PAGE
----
UPDATE: Due to unforeseen circumstances, this exhibition is postponed until further notice – more info here. (18/02/2020)
Dear Christine: A Tribute to Christine Keeler has just begun the final leg of its tour at Arthouse1 in Bermondsey, London. The opening night was attended by, among others, Christine’s son Seymour Platt, and her close friend, Desmond Banks; Geoffrey Robertson QC; and the writer Julie Burchill. (You can view Julie and Seymour’s speeches here.)
UPDATE: Due to unforeseen circumstances, this exhibition has been postponed until further notice – more info here. (18/02/2020)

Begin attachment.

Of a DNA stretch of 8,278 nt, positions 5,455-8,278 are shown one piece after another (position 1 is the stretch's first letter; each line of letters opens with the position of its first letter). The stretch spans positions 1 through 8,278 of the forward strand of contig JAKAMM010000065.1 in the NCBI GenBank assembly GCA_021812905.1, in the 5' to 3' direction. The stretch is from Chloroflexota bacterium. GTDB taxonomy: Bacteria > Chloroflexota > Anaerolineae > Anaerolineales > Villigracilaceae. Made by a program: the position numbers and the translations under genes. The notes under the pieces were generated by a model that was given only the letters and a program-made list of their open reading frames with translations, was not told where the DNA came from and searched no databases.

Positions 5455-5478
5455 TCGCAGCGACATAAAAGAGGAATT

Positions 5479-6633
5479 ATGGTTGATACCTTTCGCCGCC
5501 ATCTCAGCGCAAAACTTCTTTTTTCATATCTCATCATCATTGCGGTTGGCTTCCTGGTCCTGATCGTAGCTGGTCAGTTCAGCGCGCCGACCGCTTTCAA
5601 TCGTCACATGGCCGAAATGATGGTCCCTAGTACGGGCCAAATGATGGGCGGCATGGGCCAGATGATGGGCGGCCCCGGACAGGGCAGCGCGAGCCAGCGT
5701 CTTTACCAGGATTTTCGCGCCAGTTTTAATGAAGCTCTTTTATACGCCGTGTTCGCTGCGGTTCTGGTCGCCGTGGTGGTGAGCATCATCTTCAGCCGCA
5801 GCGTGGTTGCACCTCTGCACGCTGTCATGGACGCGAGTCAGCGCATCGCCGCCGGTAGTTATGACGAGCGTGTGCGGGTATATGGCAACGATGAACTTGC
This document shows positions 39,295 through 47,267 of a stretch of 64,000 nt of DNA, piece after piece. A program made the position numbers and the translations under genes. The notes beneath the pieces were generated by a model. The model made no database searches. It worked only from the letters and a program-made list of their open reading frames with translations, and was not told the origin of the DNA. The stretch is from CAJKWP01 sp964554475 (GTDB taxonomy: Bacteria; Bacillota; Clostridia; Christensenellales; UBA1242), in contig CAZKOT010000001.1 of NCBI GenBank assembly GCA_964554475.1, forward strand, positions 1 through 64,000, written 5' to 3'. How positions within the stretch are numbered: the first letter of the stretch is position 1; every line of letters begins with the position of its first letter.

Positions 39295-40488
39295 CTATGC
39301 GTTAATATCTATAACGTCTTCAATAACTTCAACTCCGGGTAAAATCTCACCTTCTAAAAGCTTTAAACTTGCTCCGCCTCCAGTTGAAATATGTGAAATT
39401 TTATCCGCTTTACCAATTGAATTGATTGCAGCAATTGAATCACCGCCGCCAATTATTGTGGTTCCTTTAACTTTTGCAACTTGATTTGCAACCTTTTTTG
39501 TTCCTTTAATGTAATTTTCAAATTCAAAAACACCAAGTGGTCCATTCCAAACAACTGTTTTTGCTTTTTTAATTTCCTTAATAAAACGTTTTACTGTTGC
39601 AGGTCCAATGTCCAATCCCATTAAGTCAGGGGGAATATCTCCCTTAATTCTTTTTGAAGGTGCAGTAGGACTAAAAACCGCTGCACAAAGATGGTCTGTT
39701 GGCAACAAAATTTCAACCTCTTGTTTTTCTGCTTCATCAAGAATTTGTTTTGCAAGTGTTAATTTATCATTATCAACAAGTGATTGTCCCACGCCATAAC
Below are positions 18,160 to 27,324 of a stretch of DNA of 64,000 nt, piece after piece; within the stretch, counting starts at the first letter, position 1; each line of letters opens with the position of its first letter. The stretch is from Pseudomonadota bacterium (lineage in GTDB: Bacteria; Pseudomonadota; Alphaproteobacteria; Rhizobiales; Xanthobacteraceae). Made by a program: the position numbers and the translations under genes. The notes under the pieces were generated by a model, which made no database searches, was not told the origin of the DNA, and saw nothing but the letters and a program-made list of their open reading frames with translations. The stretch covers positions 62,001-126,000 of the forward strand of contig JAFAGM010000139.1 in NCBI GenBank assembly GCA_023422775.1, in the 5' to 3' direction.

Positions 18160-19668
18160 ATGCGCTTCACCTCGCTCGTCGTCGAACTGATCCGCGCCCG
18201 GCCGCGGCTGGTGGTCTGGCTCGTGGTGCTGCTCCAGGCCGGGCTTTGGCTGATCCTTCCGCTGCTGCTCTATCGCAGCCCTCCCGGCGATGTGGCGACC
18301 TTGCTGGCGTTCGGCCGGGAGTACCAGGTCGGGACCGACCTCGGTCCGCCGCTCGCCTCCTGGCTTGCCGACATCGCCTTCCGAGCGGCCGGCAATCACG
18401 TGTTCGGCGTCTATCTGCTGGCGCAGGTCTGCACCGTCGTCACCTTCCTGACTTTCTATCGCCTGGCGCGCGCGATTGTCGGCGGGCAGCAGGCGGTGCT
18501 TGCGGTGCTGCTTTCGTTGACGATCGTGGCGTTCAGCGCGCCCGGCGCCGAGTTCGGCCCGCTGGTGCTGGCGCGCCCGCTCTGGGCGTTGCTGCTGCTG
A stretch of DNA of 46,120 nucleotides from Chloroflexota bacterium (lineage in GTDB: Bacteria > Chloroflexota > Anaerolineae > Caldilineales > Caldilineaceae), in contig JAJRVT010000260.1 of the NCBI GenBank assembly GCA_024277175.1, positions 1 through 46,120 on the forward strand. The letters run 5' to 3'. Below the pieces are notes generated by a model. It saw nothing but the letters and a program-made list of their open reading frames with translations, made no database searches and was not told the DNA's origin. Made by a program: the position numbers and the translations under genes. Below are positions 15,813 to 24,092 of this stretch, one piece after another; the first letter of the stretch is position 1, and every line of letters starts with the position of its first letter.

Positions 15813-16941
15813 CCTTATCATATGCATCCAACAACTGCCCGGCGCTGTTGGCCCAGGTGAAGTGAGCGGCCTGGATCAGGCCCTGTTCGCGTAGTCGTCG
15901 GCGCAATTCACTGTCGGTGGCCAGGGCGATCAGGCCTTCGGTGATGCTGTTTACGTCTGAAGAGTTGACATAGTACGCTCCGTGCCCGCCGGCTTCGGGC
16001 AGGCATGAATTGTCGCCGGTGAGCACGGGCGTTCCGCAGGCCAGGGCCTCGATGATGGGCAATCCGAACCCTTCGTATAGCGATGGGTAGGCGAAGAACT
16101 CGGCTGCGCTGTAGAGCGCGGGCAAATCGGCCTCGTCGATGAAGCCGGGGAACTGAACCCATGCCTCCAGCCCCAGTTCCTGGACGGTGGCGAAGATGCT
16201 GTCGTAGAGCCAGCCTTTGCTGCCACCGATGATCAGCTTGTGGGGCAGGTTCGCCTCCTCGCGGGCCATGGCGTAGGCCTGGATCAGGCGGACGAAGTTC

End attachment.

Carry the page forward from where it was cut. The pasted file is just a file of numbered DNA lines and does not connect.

Rebecca Miller, daughter of American playwright Arthur Miller and his third wife, Austrian-born photographer Inge Morath, is a novelist and filmmaker whose works include The Ballad of Jack and Rose and The Private Lives of Pippa Lee. She has directed a stage revival of her father’s play, After the Fall, and her handful of acting credits include a minor role in a television adaptation of An American Clock. She also met her future husband, actor Daniel Day-Lewis, on the set of another Miller classic, The Crucible (1996.) Continue reading
1st September 1939, A Year in Books, A Year in Films and TV, A Year in Music, Art Decades, David Lynch, Dear Christine, Donna Tartt, ES Updates, Everlasting Star, Fan Phenomena, James Gray, Jeremy Corbyn, Lana Del Rey, Marilyn Monroe, Marion Cotillard, Poetry, Socialism, Soledad, The Goldfinch, The Immigrant, Twin Peaks, Ultraviolence, Video Games, W.H. Auden